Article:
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01 August 2014

Which Films You Should Watch in this Year’s Cinemalaya Independent Film Festival (2014)

“Which films should I watch? Do you have some recommendations?” asked a reader. My answer is “trust your instinct or give every film a chance.”  Choosing the best films, especially in the New Breed category, is a hit or miss endeavor. If you are lucky, you may end up choosing a gem. If that will be the case, spread the word around.

Based on my experience in 2013, the synopsis of the film does not guarantee that the film will be excellent. For example, last year, “Nuwebe” was at the top of my list before the start of the festival. The film tackled child rape, which is a very sensitive and serious subject matter.  The film was also partly based on a true story, which made it more intriguing. In the end, “Nuwebe,” at least for me, was one of the most disappointing films of the festival. I was also very interested in “David F” because it was about an African American who sided with the Filipino revolutionaries during the Philippine-American War, and the film followed the forgotten history of African Americans living in the Philippines from the 1900s to the present. Regrettably, “David F” failed to deliver its promise.

On the other hand, movies like “Transit,” and “Quick Change” were at the bottom of my list. “Transit” was about Filipinos living in Israel, which many viewers may not empathize. The actors speaking in Hebrew was the only thing that fascinated me. In fact, “Transit” was the last film in the New Breed category that I watched but I ended up choosing it as the Best Film of the festival. “Quick Change” was about the lives of transgender individuals, and having watched so many films about the LGBT community, I thought that I could defer watching “Quick Change,” given my limited budget. Thankfully, I was able to save enough money to buy more tickets, and the film was worth my money. “Quick Change” is outstanding and I chose it as the second Best Picture of the festival. The film also was chosen by our critics as one of the three Best Films of 2013 during the First Brun Film Awards.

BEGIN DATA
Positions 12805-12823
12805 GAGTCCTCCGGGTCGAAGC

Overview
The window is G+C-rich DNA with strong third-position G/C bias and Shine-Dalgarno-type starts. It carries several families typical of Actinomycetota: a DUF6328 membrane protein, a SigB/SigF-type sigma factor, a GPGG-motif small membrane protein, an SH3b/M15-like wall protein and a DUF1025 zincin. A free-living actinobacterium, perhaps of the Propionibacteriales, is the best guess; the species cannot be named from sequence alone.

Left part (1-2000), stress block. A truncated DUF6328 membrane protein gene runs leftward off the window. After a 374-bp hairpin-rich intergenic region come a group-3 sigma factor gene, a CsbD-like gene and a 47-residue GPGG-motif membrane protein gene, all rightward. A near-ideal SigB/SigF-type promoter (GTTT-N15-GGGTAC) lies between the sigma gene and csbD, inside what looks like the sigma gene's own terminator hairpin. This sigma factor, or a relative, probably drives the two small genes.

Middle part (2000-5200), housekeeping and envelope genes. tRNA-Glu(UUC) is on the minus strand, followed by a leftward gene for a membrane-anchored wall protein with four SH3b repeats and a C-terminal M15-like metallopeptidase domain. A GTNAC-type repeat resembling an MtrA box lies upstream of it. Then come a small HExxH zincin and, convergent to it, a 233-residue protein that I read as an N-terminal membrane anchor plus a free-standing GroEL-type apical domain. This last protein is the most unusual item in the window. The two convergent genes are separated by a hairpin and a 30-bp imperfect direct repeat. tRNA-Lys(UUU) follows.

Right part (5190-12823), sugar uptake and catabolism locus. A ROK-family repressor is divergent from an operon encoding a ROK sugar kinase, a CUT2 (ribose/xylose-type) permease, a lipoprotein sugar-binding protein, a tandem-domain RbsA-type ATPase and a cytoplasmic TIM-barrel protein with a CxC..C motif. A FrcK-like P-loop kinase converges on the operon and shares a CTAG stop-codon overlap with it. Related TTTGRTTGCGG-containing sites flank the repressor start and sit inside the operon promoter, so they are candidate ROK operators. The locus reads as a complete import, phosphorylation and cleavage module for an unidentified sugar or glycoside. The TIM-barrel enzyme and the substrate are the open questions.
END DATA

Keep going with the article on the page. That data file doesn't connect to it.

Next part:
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However, the real discovery of the year for me was “Purok 7.” On paper, the movie could easily be ignored. It was a story about two children living alone in a rural town as their mother worked abroad. For some, “Purok 7” was just another movie about OFWs and their families. The uncomplicated title also did not attack much curiosity. In the end, it became one of my favorite films of the festival. The direction was confident, the approach simplistic and unpretentious but not sacrificing warmth and reality.  On top of that, newcomer Krystle Valentino gave a naturalistic and nuanced performance.

Therefore, there is really no way of knowing which among the entries are great. You just have to take risks. Alternatively, you can also read the first batch of reviews, and use them as guides. Critics were mostly in consensus as to which films were the best during the 2013 Cinemalaya Festival.

Enjoy and give all these films a chance. If you want certainty, wait for the next Metro Manila Film Festival in December. This early, I can confidently say that most of the entries will certainly be crap. 

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